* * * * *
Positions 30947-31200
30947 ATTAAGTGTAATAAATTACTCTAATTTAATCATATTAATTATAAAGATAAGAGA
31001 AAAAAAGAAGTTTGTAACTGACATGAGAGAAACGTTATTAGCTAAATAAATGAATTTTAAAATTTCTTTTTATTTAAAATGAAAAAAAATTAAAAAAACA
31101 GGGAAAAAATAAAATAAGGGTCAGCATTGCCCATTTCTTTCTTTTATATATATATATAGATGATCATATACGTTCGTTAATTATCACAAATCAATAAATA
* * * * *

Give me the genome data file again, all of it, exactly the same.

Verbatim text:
Positions 30947-31200
30947 ATTAAGTGTAATAAATTACTCTAATTTAATCATATTAATTATAAAGATAAGAGA
31001 AAAAAAGAAGTTTGTAACTGACATGAGAGAAACGTTATTAGCTAAATAAATGAATTTTAAAATTTCTTTTTATTTAAAATGAAAAAAAATTAAAAAAACA
31101 GGGAAAAAATAAAATAAGGGTCAGCATTGCCCATTTCTTTCTTTTATATATATATATAGATGATCATATACGTTCGTTAATTATCACAAATCAATAAATA